Boris Johnson. Photo: Bloomberg
Boris Johnson. Photo: Bloomberg

Boris Johnson’s close encounter with a Kerala elephant

  • Johnson and his family had come for a Kerala wedding in 2003
  • Boris Johnson won the race to become Britain's next prime minister

BENGALURU : Boris Johnson, the face of the Brexit campaign who won the race to become Britain's next prime minister, is known to have visited India several times and has had close ties with the country. In one of those trips, he was exposed to an exceptional experience, one that is sure to have made his famous blond mop raise in shock. It involved a Kerala temple elephant called 'Gopalan'.

Johnson and his family had come for a Kerala wedding in 2003. He was distantly related by marriage to late author Khushwant Singh, whose elder brother's grandson was getting married to the daughter of IAS officer-turned-politician Krishna Kumar, who was a minister in the Rajiv Gandhi and Narasimha Rao governments.

As it happens in fancy Kerala weddings, Krishnakumar had summoned a temple elephant named Gopalan for the occasion. And as it often turns out on such occasions, the elephant went rogue, attacking the crowd including Johnson. A Kerala writer informed Kushwant Singh about the news, who was so kicked that he went on to muse about the idiosyncrasies of the human-elephant relationship with his classic wit in the next edition of his column in the Telegraph newspaper.

"There are different versions of what upset the beast," Singh wrote. "One is that it did not like white people; when one of them wanted to take a close shot of it in her camera, it made its displeasure known by grabbing her in its trunk and hurling her on the ground. Another is that it had never seen so many turbanned sardars and expressed its disapproval by giving my nephew (the bridegroom’s father) a resounding kick which sent him sprawling with many ligaments torn. Altogether eight members of the party were hospitalized."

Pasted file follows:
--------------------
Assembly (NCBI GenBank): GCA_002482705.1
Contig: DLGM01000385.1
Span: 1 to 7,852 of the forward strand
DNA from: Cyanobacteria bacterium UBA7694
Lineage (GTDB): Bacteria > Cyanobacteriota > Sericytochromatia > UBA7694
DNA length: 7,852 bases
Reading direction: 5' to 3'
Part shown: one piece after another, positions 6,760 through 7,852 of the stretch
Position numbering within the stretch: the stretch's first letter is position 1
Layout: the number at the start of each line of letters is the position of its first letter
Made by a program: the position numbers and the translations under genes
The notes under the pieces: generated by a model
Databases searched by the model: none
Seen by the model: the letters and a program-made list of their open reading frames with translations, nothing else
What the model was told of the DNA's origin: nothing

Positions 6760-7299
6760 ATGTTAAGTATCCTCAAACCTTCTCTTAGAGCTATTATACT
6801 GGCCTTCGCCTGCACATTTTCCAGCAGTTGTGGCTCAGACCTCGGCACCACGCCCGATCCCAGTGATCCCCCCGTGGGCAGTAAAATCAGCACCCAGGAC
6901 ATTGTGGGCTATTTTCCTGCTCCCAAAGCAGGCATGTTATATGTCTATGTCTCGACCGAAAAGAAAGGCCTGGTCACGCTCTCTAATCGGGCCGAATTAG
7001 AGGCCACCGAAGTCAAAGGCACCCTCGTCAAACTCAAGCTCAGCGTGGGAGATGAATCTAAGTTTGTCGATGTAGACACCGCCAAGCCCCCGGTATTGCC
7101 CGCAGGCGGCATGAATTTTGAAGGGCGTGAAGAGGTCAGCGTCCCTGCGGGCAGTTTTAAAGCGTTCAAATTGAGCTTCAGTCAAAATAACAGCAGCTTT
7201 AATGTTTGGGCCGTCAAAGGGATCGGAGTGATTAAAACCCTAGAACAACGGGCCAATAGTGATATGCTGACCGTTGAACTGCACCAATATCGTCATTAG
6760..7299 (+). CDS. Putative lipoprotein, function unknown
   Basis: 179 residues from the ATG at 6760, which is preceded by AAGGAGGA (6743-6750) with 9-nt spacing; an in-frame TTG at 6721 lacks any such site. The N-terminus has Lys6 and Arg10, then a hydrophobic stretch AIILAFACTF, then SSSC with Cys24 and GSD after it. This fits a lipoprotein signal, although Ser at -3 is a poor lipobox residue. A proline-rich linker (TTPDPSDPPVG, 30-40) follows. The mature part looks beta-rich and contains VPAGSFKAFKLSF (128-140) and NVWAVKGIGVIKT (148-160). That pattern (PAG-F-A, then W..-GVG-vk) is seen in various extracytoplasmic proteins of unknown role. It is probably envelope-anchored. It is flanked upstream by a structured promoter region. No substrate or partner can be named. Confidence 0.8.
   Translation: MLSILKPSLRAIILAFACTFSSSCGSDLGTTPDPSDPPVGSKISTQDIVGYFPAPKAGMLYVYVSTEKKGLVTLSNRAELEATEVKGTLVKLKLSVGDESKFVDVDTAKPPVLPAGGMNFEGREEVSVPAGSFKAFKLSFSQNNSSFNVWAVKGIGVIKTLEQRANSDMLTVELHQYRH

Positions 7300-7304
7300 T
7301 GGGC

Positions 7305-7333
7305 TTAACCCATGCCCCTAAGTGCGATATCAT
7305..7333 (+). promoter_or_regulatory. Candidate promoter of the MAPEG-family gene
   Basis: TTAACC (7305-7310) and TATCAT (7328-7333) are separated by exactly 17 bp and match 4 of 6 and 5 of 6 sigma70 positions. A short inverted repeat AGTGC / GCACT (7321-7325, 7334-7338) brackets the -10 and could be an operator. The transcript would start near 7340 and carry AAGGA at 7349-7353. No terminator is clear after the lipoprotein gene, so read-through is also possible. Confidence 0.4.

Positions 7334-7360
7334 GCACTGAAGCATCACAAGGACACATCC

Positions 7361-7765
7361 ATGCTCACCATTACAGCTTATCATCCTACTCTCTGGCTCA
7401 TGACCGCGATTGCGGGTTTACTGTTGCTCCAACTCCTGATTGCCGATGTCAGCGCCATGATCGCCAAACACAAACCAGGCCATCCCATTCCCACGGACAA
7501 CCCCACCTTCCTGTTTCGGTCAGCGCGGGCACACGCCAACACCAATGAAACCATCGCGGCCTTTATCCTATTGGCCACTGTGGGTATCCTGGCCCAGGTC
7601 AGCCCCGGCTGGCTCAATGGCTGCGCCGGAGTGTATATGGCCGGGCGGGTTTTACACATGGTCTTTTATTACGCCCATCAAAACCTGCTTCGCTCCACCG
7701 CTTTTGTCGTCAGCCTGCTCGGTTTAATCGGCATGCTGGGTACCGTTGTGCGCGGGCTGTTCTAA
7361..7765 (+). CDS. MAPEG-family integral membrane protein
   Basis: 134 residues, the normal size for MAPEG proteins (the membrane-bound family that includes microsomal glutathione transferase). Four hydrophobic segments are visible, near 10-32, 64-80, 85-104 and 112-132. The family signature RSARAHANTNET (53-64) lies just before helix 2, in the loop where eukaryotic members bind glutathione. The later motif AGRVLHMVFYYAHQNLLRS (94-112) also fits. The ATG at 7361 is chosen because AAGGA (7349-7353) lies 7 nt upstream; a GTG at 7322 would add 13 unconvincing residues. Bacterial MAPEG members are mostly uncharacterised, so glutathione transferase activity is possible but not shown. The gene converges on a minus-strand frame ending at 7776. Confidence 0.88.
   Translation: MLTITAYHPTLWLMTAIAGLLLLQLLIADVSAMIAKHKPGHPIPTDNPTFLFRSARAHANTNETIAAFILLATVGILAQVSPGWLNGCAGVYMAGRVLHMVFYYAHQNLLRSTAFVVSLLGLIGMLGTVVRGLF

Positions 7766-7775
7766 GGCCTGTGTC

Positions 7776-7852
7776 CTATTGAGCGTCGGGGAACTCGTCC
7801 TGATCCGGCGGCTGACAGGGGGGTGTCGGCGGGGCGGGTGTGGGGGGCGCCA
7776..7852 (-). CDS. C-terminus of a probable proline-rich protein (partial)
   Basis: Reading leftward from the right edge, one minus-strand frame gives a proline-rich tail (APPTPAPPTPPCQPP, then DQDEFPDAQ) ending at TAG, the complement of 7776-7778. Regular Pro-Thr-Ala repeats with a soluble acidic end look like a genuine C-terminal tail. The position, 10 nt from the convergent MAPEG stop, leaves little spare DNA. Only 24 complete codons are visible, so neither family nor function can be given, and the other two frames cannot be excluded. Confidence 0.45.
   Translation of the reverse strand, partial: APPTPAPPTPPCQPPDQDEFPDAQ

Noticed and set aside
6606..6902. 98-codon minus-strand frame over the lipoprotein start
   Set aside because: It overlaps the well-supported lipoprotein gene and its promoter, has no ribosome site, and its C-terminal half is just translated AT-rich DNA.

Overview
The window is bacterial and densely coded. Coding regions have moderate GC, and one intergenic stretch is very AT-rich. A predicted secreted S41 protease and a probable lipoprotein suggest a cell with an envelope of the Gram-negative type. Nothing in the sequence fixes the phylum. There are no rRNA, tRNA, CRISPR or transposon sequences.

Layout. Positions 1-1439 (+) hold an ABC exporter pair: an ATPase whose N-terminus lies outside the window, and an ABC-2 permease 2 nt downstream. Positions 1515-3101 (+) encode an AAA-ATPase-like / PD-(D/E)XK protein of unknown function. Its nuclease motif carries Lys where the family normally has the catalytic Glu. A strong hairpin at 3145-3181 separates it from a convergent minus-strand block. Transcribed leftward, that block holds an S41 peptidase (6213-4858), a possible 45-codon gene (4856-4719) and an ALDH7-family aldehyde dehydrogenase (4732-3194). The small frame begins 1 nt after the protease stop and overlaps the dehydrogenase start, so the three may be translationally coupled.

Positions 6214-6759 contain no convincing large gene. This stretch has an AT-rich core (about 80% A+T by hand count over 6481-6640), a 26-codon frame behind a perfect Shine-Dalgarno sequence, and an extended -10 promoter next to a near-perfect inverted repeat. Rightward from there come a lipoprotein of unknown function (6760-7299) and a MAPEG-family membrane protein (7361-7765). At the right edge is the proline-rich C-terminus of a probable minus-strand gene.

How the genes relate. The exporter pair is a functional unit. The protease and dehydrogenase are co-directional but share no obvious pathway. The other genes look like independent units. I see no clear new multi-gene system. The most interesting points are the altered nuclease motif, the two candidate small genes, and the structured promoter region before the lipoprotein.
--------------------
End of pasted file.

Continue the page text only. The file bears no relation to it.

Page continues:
Once the melee was over, Krishna Kumar, according to Singh, saw the whole episode as auspicious, and said: "If you can survive an attack by an elephant, you can survive every calamity" The prediction has surely turned out to be true for Johnson, who increased his standing over the years from virtually nowhere to becoming the British PM.

"The elephant incident didn’t technically take place in Kerala. Happened in Thiruvattar in Nagercoil district. if I remember correctly. Knew KS very well and I informed him of the news. Gave him a Guardian or Spectator story, reproduced in an Indian paper. Wasn’t he kicked!" said a Kerala writer who did not want to be quoted.

Times have changed not just for Johnson. Having held the Union minister for state (I&B) post, Krishna Kumar was all over Kerala's Doordarshan channel at one point. An India Today profile of him was headlined: "Most powerful MP from Kerala in Delhi". And now? He has joined the BJP.

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